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France and the Nagorno-Karabakh Conflict: The Role of French Diplomacy

September 19, 2023

Throughout the years, France has maintained an interest in the South Caucasus, as is reflected by its membership in the OSCE Minsk group, alongside the US and Russia, aiming to help find a solution in the Nagorno-Karabakh conflict. It is thus important to analyze the reasons and objectives behind Paris mediation efforts between Armenia and Azerbaijan, as France is the only EU country that has been a member of OSCE Minsk Group since 1997.


Source: Daily Sabah

France-Armenia and France-Azerbaijan Relations

Understanding France’s relations with Armenia and Azerbaijan is imperative in order to properly understand its role in finding a solution to the conflict. Concerning France and Armenia, friendly relations have been established from the 11th century, as the Armenian Cilician Kingdom was an important place of refuge for the Christian Frank Crusaders at the time. Following the Armenian Genocide by the Ottoman Empire in 1915, an important Armenian population settled in France, forming one of the largest Armenian diasporas abroad (500,000 of today’s French citizens have Armenian origins). Since then, Armenians have become a meaningful part of the French society, giving way to famous national figures such as the singer Charles Aznavour.

In 2001, France recognized the Armenian Genocide. Nowadays, France (after Russia) is the second greatest foreign investor in the country since 2016. Famous companies such as Pernot Ricard (Beverages) and Véolia (Infrastructure) have a presence throughout the country. France and Armenia cooperate in important cultural, scientific and technical projects, even having a key French University located in Yerevan. Finally, Armenia is a member of the French linguistic organization, La Francophonie.

Azerbaijan and France, on the other hand, do not share such a long history. Regardless, the two first presidents of modern Azerbaijan, Heydar Aliyev (1993-2003) and Ilham Aliyev (since 2003) realized their first visit abroad in none other than France. Moreover, a Treaty of Friendship was signed between the two countries in 1993 and France was the second country to recognize Azerbaijan’s Independence, right after Turkey.

Azerbaijan became the first South Caucus economic partner of France in 2020 (even before Armenia). France is also an important foreign investor in the country (7th greatest in 2019).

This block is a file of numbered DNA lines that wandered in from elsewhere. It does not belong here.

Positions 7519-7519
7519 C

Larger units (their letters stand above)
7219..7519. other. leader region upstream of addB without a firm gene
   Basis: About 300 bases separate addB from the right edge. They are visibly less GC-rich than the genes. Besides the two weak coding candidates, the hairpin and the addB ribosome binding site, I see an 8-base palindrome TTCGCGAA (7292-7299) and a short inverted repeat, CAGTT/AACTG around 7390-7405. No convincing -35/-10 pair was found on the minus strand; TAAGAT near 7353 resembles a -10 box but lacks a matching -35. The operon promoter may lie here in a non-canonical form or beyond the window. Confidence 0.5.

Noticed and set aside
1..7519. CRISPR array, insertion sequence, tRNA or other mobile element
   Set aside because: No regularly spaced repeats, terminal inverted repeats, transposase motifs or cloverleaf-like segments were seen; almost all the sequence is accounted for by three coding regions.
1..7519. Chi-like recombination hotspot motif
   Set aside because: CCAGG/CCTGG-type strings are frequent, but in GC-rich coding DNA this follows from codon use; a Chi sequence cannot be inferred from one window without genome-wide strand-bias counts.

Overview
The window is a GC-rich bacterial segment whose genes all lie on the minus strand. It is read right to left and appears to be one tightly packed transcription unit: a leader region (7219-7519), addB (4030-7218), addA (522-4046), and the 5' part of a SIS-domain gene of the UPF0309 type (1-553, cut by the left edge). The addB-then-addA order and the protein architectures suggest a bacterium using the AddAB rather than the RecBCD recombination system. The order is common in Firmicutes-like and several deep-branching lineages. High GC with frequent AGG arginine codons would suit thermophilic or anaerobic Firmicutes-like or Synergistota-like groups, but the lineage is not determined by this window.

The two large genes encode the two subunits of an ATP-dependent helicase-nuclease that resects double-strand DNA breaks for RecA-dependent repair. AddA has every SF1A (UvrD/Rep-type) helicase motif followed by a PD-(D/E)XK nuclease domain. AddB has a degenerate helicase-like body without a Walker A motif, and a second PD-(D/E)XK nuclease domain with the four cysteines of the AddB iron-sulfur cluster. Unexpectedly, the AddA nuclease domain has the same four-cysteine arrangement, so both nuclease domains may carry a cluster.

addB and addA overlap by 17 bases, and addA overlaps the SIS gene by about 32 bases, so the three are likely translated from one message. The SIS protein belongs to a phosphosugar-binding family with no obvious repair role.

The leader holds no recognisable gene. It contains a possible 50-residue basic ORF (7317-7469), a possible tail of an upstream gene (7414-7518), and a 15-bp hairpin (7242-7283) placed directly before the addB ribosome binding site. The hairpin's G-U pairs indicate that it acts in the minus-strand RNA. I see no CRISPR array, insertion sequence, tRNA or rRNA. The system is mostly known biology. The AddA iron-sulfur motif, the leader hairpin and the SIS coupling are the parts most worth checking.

France also maintains important cultural and scientific networks in Azerbaijan, with the creation of the French Institute in 2011 in Baku, the French-Azerbaijani University in 2016 and over 30 agreements between French and Azerbaijani universities, where cooperation is mainly focused on energy resources and engineering. French energy company Total is present throughout the country and has showed interest in the Absheron Gas Block and the Baku-Tbilisi-Ceyhan pipeline.

Reasons for French Involvement

France has important diplomatic power worldwide (the country has the 3rd largest diplomatic network in the world, after the US and China), is the only nuclear power in the European Union following Brexit, and is the only EU nation that is permanent member in the UN Security Council. Combined, these factors give Paris immense sway in international negotiations regarding Nagorno-Karabakh, especially as the conflict is at the EU’s doorstep, meaning it may escalate and pull in other involved regional powers such as Turkey, Russia and Iran. Additionally, with France’s massive Armenian diaspora, regional economic interests, and long history, it is no surprise to find the country as an essential player in the region.

Additionally, history itself is partly responsible in explaining France’s role in the region, notably with its protection of Armenians and the denunciation of the Armenian genocide.
In this context, it is understandable to question France’s neutrality in the mediation process as it is clear that the vast Armenian diaspora in France has some influence to push for French support towards Armenia or, at least, recurring condemnation of Azerbaijani actions. This support can be seen through the various positions and texts published by the French right-wing party, Les Républicains (LR), favoring Armenia and Armenians living in Nagorno-Karabakh. Indeed, in November 2020, the French Senate (dominated by LR) voted for a resolution to establish sanctions against Azerbaijan, recognize Nagorno-Karabakh as an independent republic and called for the departure of Azerbaijani troops from the disputed territory.